For large-scale model training, Trn1 instances integrate with Amazon FSx for Lustre high-performance storage and are deployed in EC2 UltraClusters. EC2 UltraClusters are hyperscale clusters interconnected with a non-blocking petabit-scale network. This gives you on-demand access to a supercomputer to cut model training time for large and complex models from months to weeks or even days.

Amazon EC2 Trn1 UltraCluster

AWS Trainium Innovation
AWS Trainium chips include specific scalar, vector, and tensor engines that are purpose-built for deep learning algorithms. This ensures higher chip utilization as compared to other architectures, resulting in higher performance.

Here is a short summary of additional hardware innovations:

  • Data Types: AWS Trainium supports a wide range of data types, including FP32, TF32, BF16, FP16, and UINT8, so you can choose the most suitable data type for your workloads. It also supports a new, configurable FP8 (cFP8) data type, which is especially relevant for large models because it reduces the memory footprint and I/O requirements of the model.
  • Hardware-Optimized Stochastic Rounding: Stochastic rounding achieves close to FP32-level accuracy with faster BF16-level performance when you enable auto-casting from FP32 to BF16 data types. Stochastic rounding is a different way of rounding floating-point numbers, which is more suitable for machine learning workloads versus the commonly used Round Nearest Even rounding. By setting the environment variable NEURON_RT_STOCHASTIC_ROUNDING_EN=1 to use stochastic rounding, you can train a model up to 30 percent faster.
  • Custom Operators, Dynamic Tensor Shapes: AWS Trainium also supports custom operators written in C++ and dynamic tensor shapes. Dynamic tensor shapes are key for models with unknown input tensor sizes, such as models processing text.

AWS Trainium shares the same AWS Neuron SDK as AWS Inferentia, making it easy for everyone who is already using AWS Inferentia to get started with AWS Trainium.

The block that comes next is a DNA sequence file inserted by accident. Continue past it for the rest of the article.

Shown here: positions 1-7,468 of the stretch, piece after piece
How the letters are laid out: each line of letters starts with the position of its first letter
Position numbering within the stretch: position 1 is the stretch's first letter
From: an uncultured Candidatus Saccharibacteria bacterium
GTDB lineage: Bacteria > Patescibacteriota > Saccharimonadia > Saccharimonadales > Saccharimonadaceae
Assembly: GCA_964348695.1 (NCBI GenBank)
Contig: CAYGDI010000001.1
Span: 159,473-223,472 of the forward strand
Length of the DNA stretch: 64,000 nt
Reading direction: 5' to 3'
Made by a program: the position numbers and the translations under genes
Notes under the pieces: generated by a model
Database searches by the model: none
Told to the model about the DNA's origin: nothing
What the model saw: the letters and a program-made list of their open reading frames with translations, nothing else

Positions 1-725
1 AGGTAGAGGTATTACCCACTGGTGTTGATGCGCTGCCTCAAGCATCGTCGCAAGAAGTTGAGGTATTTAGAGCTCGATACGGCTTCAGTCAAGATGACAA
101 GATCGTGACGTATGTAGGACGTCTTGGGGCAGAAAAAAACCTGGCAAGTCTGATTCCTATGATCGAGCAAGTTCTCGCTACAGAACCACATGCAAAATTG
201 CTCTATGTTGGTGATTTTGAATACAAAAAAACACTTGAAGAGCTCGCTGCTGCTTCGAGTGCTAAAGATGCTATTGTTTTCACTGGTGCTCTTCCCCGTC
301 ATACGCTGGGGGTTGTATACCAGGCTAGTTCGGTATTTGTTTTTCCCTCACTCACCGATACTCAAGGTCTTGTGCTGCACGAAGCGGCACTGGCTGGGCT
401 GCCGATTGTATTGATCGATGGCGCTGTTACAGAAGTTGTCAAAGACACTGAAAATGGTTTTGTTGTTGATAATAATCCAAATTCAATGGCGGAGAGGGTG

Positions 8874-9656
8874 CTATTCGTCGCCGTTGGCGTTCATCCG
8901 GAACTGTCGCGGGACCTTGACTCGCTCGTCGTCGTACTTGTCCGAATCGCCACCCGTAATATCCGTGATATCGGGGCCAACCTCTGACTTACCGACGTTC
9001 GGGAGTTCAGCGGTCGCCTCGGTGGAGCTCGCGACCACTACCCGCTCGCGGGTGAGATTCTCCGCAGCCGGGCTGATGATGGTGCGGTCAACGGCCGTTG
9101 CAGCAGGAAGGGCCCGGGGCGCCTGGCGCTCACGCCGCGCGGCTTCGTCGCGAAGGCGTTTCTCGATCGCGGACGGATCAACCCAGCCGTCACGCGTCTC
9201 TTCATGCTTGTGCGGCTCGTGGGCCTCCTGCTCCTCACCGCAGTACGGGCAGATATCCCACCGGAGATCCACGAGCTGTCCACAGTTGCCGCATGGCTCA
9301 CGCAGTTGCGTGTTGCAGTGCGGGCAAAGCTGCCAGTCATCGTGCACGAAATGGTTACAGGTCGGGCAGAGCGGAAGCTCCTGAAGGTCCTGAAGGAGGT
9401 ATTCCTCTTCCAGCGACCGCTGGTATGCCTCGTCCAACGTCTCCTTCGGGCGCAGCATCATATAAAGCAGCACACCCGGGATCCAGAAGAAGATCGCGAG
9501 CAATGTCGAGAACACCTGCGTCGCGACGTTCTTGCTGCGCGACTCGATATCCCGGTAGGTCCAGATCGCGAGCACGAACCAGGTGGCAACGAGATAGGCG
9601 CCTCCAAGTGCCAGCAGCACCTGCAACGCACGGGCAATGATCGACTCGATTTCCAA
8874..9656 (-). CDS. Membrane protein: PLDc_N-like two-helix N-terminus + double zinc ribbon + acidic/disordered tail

For model training, the Neuron SDK consists of a compiler, framework extensions, a runtime library, and developer tools. The Neuron plugin natively integrates with popular ML frameworks, such as PyTorch and TensorFlow.

The AWS Neuron SDK supports just-in-time (JIT) compilation, in addition to ahead-of-time (AOT) compilation, to speed up model compilation, and Eager Debug Mode, for a step-by-step execution.

To compile and run your model on AWS Trainium, you need to change only a few lines of code in your training script. You don’t need to tweak your model or think about data type conversion.

Get Started with Trn1 Instances
In this example, I train a PyTorch model on an EC2 Trn1 instance using the available PyTorch Neuron packages. PyTorch Neuron is based on the PyTorch XLA software package and enables conversion of PyTorch operations to AWS Trainium instructions.

Each AWS Trainium chip includes two NeuronCore accelerators, which are the main neural network compute units. With only a few changes to your training code, you can train your PyTorch model on AWS Trainium NeuronCores.

SSH into the Trn1 instance and activate a Python virtual environment that includes the PyTorch Neuron packages. If you’re using a Neuron-provided AMI, you can activate the preinstalled environment by running the following command:

source aws_neuron_venv_pytorch_p36/bin/activate

Before you can run your training script, you need to make a few modifications. On Trn1 instances, the default XLA device should be mapped to a NeuronCore.